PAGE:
Some West Indians sure love to hate Sammy, its almost like Windies was a world beating team and then Sammy took over and his leadership has led to them playing like minnows. We all know what the Windies were upto even before Sammy was appointed as the captain. I've seen some real improvement in this Windies side, the lads are playing with passion, they tied with Australia in odi series, the test matches were closer than the end scoreline might suggest, even in England, Windies were no pushovers and certainly fought well, compare that with India last summer! It pains me to see the guy who has brought about this change in mentality to be constantly crucified, its almost as West Indian cricket was a utopia and Sammy the destroyer has destroyed this utopia. For me, Sammy is the right man for Windies, you wll come across the gibberish that oh he is neither a bowler, nor a batsmen, but I've seen the lad play and he has done more than enough to justify his selection in the team.

Posted by   on (August 5, 2012, 2:30 GMT)

Sammy averages 38 with the bat in 2012 including a test 100.

Posted by yocasi on (August 5, 2012, 1:47 GMT)

SNIFFLEATHER, did you notice that Sammy's first innings score was more than the combined three completed innings of Gayle & Chanderpaul in the match so far?

Posted by VivGilchrist on (August 5, 2012, 1:30 GMT)

Deonarine is coming on so well as a spin bowler that he should actually be considered as a frontline spinner. On wickets suiting seamers it may be a good option to have Deonarine playing as a specialist spinner at 6 and someone like Johnson or Rampaul coming in for Narine. I like Sammy but I think to justify his spot he must bat higher up the order but this may prove difficult as no WI keeper is a reliable batsman.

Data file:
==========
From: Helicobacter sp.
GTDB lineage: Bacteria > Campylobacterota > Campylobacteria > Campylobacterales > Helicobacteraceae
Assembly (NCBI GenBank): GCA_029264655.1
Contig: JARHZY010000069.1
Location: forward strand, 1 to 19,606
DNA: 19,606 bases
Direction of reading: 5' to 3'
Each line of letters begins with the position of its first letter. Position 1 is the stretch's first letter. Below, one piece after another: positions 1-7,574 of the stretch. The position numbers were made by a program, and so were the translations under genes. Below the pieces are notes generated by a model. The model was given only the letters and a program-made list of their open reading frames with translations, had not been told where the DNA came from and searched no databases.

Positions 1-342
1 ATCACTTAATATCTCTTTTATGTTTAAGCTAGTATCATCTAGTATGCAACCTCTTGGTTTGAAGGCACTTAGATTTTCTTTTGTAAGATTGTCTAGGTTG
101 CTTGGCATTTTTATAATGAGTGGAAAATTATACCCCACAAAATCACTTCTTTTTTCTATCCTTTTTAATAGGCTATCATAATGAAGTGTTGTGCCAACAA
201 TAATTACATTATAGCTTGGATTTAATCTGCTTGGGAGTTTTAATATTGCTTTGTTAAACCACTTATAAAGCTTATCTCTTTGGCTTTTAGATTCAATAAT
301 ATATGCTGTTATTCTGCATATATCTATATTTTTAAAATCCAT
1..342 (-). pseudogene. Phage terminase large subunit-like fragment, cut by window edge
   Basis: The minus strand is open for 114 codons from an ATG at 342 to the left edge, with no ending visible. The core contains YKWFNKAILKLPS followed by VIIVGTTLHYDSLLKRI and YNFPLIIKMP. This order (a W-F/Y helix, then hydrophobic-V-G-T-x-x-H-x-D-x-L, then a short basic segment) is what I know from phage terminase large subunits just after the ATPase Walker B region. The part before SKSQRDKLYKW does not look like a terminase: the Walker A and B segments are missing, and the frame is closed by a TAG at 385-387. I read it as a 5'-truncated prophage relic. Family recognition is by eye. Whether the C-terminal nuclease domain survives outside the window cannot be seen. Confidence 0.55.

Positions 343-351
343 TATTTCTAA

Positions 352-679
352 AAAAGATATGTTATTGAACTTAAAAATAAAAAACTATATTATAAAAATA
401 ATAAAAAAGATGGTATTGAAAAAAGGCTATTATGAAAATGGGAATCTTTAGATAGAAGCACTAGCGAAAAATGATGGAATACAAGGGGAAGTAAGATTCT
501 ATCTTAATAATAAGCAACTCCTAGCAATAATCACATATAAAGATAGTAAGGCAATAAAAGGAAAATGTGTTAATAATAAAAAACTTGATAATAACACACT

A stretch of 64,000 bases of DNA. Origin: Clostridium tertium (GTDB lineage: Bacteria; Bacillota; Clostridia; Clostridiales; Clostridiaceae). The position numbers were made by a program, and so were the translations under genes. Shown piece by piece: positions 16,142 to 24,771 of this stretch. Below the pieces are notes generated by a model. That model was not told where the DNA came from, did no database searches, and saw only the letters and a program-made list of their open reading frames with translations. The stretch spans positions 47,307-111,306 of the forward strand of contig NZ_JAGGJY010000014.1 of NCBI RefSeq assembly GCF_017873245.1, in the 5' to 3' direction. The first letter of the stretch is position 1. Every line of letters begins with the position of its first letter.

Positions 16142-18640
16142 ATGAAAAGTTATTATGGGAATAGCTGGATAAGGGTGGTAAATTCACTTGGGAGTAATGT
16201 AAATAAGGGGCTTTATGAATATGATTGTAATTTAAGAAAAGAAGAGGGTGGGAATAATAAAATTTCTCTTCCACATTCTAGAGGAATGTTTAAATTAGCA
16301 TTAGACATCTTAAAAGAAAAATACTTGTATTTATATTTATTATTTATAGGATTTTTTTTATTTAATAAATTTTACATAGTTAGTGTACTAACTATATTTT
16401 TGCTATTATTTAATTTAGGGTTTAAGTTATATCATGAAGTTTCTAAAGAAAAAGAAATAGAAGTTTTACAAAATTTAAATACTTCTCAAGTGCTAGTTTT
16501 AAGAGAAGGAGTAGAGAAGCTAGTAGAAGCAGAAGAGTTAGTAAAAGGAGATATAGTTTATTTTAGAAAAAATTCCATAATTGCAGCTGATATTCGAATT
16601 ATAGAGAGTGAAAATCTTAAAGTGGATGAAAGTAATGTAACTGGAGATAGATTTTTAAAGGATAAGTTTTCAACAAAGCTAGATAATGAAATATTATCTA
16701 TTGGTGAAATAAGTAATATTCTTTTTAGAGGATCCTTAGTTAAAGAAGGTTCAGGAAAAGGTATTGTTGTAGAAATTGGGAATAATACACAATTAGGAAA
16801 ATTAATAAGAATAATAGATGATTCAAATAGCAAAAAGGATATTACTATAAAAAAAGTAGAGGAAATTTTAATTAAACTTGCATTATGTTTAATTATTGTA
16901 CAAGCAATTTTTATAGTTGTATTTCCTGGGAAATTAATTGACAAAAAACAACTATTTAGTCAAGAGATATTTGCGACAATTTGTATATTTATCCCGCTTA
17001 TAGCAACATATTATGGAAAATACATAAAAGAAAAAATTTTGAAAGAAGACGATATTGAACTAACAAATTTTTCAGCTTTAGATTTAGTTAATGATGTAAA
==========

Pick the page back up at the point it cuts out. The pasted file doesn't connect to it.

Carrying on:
Posted by lyl67 on (August 5, 2012, 1:16 GMT)

Sammy,you seem to have got the message at last, you know now that you have a few other bowlers in the team than the ones you prefer, yourself included. Deonarine had shown to be a wicket - taker in the Australian series but you were reluctant to use him,instead you over bowled poor Narine. I must congratulate you on the first innings score but in the end you gave your wicket away. How much longer you will be Captain of the West Indies? I have no idea. Maybe you will be gone sooner or later if Ottis have anything to do with it.

Posted by NAZMO-CRICKFANN on (August 5, 2012, 0:59 GMT)

all is possible with chanders at the wicket

Posted by   on (August 4, 2012, 23:47 GMT)